Even terms like Transfinalisation, even if God is the finaliser, are too imprecise, too notional.

Francis said...

Fr. Ray,

Me and my idiosynchrasies. I was going to apologize publicly for accidentally calling you “Fr. Z”, but then I thought, maybe you should take it as a compliment! I’m sure it amused you.

All I can say is, however discredited Freudian psychology may be, Freudian slips are alive and well.

I remember when Iraq invaded Kuwait in 1991, the British military chief, General de la Billiere, gave a press conference where he said that the anti-Iraqi coalition forces intended to liberate Kuwait “with minimum loss of wife..err..life.”

Henry said...

I thought being Catholic was about assent, obedience to the Holy See and a willingness to pay the price because there always is one.

In my travels I find that liturgy closely reflects attitudes and theologies. Outside my immediate home patch, the picture isn't good, but there are a few beacons. It is often the case that it is necessary to travel long distances to get even a vernacular Novus Ordo mass celebrated in a half-way decent manner without egregious and dated 1970s hymns and the celebrant making things up as he goes along or giving a running commentary.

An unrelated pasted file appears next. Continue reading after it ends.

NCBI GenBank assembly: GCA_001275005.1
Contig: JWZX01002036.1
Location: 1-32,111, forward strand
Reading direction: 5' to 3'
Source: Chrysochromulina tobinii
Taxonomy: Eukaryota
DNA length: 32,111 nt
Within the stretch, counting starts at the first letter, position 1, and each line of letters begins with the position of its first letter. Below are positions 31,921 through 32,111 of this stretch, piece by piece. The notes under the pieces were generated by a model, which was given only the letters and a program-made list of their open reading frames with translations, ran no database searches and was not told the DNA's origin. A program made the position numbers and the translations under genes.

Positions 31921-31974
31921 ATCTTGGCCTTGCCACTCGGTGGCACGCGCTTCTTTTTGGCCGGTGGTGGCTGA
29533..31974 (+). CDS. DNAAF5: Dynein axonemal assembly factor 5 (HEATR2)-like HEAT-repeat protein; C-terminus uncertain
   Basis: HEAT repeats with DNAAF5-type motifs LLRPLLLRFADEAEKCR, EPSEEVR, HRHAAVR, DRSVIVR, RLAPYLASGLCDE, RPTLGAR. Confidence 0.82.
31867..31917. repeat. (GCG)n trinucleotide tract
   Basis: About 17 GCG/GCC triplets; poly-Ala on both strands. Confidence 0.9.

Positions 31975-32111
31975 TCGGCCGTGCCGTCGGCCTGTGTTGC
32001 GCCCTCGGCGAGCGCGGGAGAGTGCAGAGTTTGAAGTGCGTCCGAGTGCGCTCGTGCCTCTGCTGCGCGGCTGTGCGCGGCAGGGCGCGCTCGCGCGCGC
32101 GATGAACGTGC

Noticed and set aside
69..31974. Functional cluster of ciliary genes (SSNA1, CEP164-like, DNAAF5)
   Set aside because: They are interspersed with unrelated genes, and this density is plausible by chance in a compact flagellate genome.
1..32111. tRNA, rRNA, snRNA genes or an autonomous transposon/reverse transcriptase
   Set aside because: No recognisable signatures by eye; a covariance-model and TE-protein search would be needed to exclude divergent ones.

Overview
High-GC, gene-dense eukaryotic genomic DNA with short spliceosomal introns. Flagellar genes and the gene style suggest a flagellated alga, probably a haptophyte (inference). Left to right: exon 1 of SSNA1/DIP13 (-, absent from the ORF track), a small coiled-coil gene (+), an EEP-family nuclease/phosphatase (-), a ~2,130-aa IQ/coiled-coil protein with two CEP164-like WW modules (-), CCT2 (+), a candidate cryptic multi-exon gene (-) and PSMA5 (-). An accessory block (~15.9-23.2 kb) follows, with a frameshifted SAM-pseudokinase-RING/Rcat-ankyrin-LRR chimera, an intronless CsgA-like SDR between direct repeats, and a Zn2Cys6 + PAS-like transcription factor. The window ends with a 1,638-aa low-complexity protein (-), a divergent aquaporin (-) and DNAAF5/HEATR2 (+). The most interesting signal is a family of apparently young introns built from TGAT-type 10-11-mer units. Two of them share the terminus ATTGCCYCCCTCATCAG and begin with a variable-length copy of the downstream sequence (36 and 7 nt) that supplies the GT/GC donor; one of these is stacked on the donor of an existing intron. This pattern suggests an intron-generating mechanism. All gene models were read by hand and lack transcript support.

All too often whilst out and about I find myself coming away feeling angry after mass which is exactly the opposite of how things should be. I wonder if that is one reason why mass attendances have been dwindling over the past thirty years - people deciding it is better for their spiritual lives if they just stay away altogether.

The clergy who have inflicted this are going to have a lot to answer for.

Anyhow, I am away for a while and going to another place where the liturgy is done properly.

Henry said...

Hestor, your swastika armband is showing.

Red Maria said...

What Henry said.